How's the disc aligned in your grip?

http://www.discgolfreview.com/resources ... l#nosedown
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Re: Jim's (bad) drive

Postby JimW » Wed Oct 21, 2009 1:23 pm

chiggins wrote:
JimW wrote:The wrist down upon release has always been a real problem for me. No matter how hard I concentrate on keeping it angled down at the beginning of the driving motion and maintaining the angle through the pull I can never keep it down till release, always pops back up.


How's the disc aligned in your grip?

http://www.discgolfreview.com/resources ... l#nosedown


It's aligned downwards.

dgdave wrote:You're supposed to use your right hand


:lol: That's actually true since I'm right-handed, but it has always been far more natural for me to throw a frisbee/disc backhand left-handed. I've tried to learn right-handed because I can tell I have better coordination and snap that way but throwing right-handed with any sort of force results in shoulder pain after just a few throws so it's pretty much not an option. I can throw all day left-handed with no pain or soreness so that's just the way I'm going to have to continue.

One other thing I've noticed from this video: I look like I'm about 17 :?
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Re: Jim's (bad) drive

Postby rehder » Wed Oct 28, 2009 1:10 pm

this is a case of classic, not pulling through with your elbow and keeping it close (as can be seen in pic), Your elbow hasnt really made it across your body before you already start opening your arm. So think about starting the pull WAAAAY later, and try to pull the disc forward into your elbow joint.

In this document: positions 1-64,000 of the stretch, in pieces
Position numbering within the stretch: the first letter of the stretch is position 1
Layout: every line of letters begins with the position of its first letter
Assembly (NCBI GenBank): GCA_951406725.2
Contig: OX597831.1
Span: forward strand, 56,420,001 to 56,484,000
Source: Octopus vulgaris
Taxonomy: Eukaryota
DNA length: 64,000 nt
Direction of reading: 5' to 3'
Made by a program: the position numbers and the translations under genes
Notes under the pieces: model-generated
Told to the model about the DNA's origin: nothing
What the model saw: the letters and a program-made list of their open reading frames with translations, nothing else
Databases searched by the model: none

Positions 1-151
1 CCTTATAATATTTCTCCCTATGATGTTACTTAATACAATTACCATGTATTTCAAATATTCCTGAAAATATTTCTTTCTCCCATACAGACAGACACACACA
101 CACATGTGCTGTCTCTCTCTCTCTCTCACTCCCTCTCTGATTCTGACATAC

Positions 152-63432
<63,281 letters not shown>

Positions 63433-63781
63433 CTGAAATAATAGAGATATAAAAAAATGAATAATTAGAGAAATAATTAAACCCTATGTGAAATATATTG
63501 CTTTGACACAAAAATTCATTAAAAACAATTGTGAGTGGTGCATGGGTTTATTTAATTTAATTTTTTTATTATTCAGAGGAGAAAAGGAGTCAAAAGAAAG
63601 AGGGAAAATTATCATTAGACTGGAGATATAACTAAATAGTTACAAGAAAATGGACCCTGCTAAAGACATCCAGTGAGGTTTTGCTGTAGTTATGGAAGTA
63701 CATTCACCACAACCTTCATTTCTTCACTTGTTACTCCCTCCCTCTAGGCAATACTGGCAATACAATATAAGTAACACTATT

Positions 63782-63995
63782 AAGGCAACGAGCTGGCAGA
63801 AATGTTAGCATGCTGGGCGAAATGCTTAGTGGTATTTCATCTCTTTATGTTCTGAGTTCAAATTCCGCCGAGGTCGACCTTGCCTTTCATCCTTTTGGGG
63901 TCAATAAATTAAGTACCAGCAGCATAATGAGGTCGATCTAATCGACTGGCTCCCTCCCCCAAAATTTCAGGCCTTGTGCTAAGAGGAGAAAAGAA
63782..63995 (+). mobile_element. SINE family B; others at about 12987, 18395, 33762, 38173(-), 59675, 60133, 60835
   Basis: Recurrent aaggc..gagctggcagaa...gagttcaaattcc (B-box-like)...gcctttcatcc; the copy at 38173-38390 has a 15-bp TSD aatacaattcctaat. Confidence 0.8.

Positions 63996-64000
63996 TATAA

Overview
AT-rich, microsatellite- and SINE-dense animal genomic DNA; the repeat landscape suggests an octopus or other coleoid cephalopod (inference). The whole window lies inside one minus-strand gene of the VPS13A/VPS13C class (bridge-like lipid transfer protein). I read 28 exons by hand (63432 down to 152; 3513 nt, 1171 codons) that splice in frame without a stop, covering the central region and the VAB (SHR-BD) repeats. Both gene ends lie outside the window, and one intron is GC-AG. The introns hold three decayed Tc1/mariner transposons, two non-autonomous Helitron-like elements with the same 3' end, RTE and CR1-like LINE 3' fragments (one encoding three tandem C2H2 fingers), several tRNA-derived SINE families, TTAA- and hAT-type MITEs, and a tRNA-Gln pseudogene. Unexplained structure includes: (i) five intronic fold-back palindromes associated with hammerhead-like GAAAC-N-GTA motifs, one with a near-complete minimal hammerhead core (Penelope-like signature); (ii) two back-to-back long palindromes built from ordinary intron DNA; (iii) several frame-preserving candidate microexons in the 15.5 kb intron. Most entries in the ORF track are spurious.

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Re: Jim's (bad) drive

Postby JimW » Wed Oct 28, 2009 3:19 pm

I've been working to incorporate some of the advice into it, though unsurprisingly for me I have a very difficult time actually implementing anything. I did feel like I had made some minor progress though. Unfortunately I was running into some shoulder pain this past weekend so I haven't thrown at all since the past three days, it does seem better though so tomorrow or Friday I'll be back in the field.
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Re: Jim's (bad) drive

Postby Greatzky » Thu Oct 29, 2009 10:41 pm

dgdave wrote:You're supposed to use your right hand



:lol:
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Re: Jim's (bad) drive

Postby Greatzky » Thu Oct 29, 2009 10:45 pm

you should also remember that being too tense will cause a lot of pain when throwing as well as inconsistent throws and bad releases.
I find that if you tense up too early and also try to muscle a disc through you'll probably get the nose up too which isn't good.

I have changed my throwing form at least 12 times in the last 6 years(NOT A GOOD THING) and my bets throws are always when i'm throwing lighter and when I don't tense up my forearm and wrist. I actually don't throw as far as I use to and it's because I screw around with my entire form too much.

I would recommend the Disc golf Fundamentals DVD. It has some good advice for starting to get your throw down. They also suggest keeping your muscles loose and, from my interpretation, tensing them up as late as you can.